Extreme skiing

extreme skiingSkiing may be considered a dangerous sport, but extreme skiing takes it up a level when it comes to pumping adrenaline. Extreme skiing, also known as “big mountain skiing” or “free skiing“, is performed on long, steep slopes that are usually from 45 to 60 or more degrees in the mountains. This means they are graded at 100% to 170%. Started by the French in the 1970s, one of the first extreme skiers was the Swiss Sylvain Saudan, famous in the 1960s for having invented the “windshield wiper” and for making the first descents of slopes in the Swiss, French and Italian Alps, previously considered impossible.

The ultimate in extreme skiing is to ski on a 60-degree slope on fresh powder snow which has never been skied on before you, dropping huge falls, struggling to slow yourself down after landing, flying on the snow through unfamiliar terrain.

How it started

Extreme skiers began simply because some advanced skiers were looking for a place to ski away from crowded sites and off-piste trails did not offer enough. The skiing started with mountaineering and the extreme skiing as defined today. This has since led to new extreme sports as help from aeroplanes and helicopters created heliskiing which made accessible a vast number of new slopes. Some of these slopes end with a cliff, so skiers took advantage of this and which lead to the development of ski-base, to stretch human limits even further.

Getting started

Extreme skiing is exceptionally dangerous, as is shown by the death toll of some of the most brilliant skiers the world has seen. The danger from the steep slopes, the unknown terrain, avalanches, high falls and deep snow potentially concealing huge rocks. You can’t start Extreme skiing “slow” or “give it a try”, you’ve got to become a pro before you go there.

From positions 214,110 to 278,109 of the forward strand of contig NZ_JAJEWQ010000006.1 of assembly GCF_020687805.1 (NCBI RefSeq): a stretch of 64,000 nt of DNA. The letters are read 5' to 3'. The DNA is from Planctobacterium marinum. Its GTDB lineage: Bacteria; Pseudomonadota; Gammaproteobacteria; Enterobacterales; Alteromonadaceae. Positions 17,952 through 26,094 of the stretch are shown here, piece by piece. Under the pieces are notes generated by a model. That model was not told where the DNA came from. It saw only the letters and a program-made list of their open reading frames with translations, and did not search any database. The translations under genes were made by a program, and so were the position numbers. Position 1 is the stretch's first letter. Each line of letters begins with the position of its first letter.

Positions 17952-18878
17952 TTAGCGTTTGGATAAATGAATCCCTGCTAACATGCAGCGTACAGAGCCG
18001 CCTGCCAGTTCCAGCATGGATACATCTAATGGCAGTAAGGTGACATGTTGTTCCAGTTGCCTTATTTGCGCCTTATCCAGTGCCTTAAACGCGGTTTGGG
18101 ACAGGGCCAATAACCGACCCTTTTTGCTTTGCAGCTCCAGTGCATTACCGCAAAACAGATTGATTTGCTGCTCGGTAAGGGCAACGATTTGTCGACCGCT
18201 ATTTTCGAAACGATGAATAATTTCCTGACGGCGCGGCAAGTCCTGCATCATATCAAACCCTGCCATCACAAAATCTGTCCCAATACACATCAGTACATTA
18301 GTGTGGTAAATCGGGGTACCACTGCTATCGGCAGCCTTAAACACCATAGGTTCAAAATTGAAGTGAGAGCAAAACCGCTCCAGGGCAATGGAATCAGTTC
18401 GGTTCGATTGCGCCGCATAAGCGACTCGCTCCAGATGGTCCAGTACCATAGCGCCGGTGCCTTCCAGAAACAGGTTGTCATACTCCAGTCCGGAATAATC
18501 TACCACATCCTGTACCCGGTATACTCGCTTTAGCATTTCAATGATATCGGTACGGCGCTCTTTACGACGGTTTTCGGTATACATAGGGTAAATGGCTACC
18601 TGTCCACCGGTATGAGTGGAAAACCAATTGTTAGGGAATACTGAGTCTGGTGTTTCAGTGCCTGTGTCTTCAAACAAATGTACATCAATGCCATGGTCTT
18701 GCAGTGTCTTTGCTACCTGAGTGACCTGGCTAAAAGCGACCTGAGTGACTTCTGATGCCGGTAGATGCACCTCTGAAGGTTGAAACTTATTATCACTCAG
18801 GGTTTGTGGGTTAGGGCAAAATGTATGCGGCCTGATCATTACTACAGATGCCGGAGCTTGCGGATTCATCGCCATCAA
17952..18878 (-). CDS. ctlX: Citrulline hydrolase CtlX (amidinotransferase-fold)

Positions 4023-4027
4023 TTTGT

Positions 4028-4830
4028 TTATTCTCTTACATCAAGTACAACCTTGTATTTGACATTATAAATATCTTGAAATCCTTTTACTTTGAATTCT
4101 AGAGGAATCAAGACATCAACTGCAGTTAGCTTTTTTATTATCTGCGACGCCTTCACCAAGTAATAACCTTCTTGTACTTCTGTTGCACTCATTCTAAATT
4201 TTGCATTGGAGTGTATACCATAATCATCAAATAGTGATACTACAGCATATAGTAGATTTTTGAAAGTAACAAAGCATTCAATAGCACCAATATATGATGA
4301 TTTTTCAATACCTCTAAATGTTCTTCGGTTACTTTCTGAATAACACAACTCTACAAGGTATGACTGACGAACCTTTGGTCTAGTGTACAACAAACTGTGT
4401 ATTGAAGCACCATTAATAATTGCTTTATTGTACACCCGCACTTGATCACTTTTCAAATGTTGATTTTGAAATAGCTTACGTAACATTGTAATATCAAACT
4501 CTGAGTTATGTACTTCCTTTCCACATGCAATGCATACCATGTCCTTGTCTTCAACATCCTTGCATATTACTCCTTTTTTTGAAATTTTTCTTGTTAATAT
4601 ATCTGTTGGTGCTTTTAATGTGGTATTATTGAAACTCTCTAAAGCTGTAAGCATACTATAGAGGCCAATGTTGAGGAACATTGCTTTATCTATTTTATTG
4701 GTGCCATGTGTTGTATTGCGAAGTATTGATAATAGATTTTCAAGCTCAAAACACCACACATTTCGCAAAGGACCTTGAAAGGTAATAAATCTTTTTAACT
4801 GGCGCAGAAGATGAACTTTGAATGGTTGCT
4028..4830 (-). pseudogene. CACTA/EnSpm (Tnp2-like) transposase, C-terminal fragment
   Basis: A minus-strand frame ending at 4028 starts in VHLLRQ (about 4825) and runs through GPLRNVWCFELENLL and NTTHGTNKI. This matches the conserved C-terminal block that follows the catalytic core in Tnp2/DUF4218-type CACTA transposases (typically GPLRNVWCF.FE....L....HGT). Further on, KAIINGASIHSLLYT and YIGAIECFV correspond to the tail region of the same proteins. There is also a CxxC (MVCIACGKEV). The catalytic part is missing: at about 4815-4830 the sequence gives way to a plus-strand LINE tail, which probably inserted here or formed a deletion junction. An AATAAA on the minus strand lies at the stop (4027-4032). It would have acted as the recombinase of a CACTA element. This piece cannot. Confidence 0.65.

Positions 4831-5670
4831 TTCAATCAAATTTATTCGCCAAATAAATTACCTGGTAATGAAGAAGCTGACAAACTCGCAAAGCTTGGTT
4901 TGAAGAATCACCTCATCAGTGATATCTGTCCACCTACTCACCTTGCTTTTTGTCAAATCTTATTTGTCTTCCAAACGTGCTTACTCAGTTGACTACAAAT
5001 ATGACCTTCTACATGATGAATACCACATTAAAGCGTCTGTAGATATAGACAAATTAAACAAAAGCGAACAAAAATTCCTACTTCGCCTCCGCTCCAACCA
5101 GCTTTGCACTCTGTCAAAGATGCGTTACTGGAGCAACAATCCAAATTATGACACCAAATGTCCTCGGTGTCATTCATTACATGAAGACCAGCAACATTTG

To get started in extreme skiing takes years of preparation. First, you have to learn to ski, starting with the basics and improving your level slowly but surely. With this will come the confidence to carve and stem down the slopes. Along with the technical skills will come the ability to lose fear when it comes to speed. Whilst it takes a long time to become an extreme skier, there is a lot of fun to be had whilst advancing. Having practised on rate trails at ski sites there will come a time when you can safely ski off-piste trails. After enough training, with good physical strength and an understanding of how to balance the challenge with safety, it is open to you to try your first extreme ski adventure.

Evolution of extreme skiing

Whilst extreme skiing refers specifically to steep-hill skiing, the sport continues to evolve to take on newer and bigger challenges, which include the use of wingsuits to find untouched slopes. These runs will always require lightning-fast decisions throughout the course, so you don’t crash into a tree or rock.

Famous extreme skiers

Doug Coombs

Doug CoombsThe godfather of steep skiing which he pioneered. He opened the Alaskan backcountry through his company, Valdez Heli-Ski Guides, and has his name to 300 first descents. Coombs in credited for having changed the technique for how to safely ski big mountains. Also, a guide, he died in a fall in La Grave, France, in 2006, trying to help another skier.

Glen Plake

Brash and showy, he’s one of the best big-mountain skiers ever seen. Thanks to his big hair (mohawk) and a big mouth, in the 1980s he made extreme skiing much more widely known. Plake’s favourite place to ski is in Chamonix, France and the rest of the time he promotes skiing at smaller resorts.

Shane McConkey

Shane McConkey Shane McConkey was not just a great skier, but he pushed ski design and was one of the inventors of rockered skis. When he died in a ski-BASE jump in 2009, skiing lost both an innovator and an entertainer.

Seth Morrison

The face of modern big-mountain skiing. He was one of the first people to throw tricks in the backcountry, and his backflips can be seen in more than 40 movies. Still skiing into his 40s, he has been someone always keen to encourage others.